College of Arts and Law receives two prestigious Leverhulme Trust Early Career Fellowships

Two researchers in the College of Arts and Law have been awarded a Leverhulme Trust Early Career Fellowship. Each fellowship will commence in early 2022, and take place over three years.

The Birmingham campus in early summer, view of the Aston Webb building in Chancellors Court

Dr Rachael Shillitoe, of the Department of Theology and Religion, will deliver her project: ‘Doing good: the practice of everyday morality in childhood.’ The project examines the good and everyday moralities in childhood. With a particular focus on religion and non-religion, this localised, child-centred study will investigate children’s everyday moral worlds and children’s perspectives on the good.

Dr Shillitoe said: “I am absolutely thrilled to receive a Leverhulme early career fellowship and conduct this research at the University of Birmingham. This study builds on both my PhD and postdoctoral work in childhood studies and will take a child-centred approach to how children encounter and experience ‘the good’ across the different spaces and places they inhabit. I am excited to be undertaking this work at University of Birmingham, and to draw on the existing expertise and world leading research the department as to offer.’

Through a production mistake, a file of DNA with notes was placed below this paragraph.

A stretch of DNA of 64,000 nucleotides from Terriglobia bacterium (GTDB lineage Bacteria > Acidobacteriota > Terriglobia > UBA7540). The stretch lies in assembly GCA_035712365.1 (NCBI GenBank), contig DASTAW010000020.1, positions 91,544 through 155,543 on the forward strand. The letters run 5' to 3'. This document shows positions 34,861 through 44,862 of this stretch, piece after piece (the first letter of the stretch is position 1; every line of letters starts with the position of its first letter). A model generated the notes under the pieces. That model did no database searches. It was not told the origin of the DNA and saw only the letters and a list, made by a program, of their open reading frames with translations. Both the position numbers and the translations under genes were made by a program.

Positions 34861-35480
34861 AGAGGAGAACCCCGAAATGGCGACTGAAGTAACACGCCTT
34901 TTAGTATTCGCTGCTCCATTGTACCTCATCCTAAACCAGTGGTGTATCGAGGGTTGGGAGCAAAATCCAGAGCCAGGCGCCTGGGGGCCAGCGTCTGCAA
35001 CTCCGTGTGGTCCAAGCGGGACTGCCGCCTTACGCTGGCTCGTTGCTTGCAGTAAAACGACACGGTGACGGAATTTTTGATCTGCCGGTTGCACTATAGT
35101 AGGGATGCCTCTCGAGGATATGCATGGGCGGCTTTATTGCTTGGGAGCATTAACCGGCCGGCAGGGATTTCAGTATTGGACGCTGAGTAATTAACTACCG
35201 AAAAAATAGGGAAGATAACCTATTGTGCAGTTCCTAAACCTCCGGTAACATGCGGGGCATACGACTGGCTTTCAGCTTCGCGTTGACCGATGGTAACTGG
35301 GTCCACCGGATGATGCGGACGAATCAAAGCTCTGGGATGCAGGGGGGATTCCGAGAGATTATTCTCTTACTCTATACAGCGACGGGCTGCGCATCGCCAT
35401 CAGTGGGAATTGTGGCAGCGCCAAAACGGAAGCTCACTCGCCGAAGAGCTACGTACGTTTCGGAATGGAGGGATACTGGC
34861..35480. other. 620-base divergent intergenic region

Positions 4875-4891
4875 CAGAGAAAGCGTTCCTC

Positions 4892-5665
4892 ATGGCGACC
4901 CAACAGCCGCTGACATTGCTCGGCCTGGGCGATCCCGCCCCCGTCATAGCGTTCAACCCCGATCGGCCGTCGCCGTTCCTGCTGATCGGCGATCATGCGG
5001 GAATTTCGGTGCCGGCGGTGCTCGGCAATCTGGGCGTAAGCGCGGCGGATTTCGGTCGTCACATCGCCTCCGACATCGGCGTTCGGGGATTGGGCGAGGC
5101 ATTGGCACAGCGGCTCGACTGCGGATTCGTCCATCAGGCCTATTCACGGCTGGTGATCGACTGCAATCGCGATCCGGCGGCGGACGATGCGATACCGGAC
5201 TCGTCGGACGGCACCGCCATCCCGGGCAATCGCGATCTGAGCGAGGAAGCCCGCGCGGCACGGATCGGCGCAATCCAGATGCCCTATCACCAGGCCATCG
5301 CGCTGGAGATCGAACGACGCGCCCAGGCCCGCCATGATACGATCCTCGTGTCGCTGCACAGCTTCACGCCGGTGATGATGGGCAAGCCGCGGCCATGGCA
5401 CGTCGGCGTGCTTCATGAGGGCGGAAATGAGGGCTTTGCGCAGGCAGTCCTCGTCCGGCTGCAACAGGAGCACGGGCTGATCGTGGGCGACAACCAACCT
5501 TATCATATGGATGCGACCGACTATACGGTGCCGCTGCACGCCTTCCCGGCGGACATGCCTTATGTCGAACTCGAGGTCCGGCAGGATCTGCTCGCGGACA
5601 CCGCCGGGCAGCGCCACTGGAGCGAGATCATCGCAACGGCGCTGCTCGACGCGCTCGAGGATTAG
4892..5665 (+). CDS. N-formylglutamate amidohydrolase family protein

Dr Silvana Tapia Tapia, of Birmingham Law School, will deliver her project ‘Toward a non-penal human rights framework to counteract violence against women.’ Existing research shows that criminal justice does not adequately respond to women’s needs and expectations on the ground, and the punitive turn in international human rights law and policy has been criticised for its tendency to enhance and legitimise the surveillance of groups that are already marginalised. This project interrogates this “human rights penality”, investigates how anti-carceral and feminist collectives are responding to it, and reimagines HR by identifying non-penal pathways to effective protection from violence against women.

Dr Tapia Tapia said: “In the context of a global crisis that has disrupted so many areas, including women’s academic production, receiving the news of a successful Leverhulme application has been wonderful. I am looking forward to starting this project, which will implement a participatory methodology that will allow me to produce new knowledge in collaboration with social movements. This knowledge, together with the fieldwork that will be conducted to examine the Inter-American and European human rights systems, will enable me to offer innovative perspectives to think about addressing violence against women, using human rights principles, but without neglecting women’s material needs or deepening the marginalising effects of criminal justice.”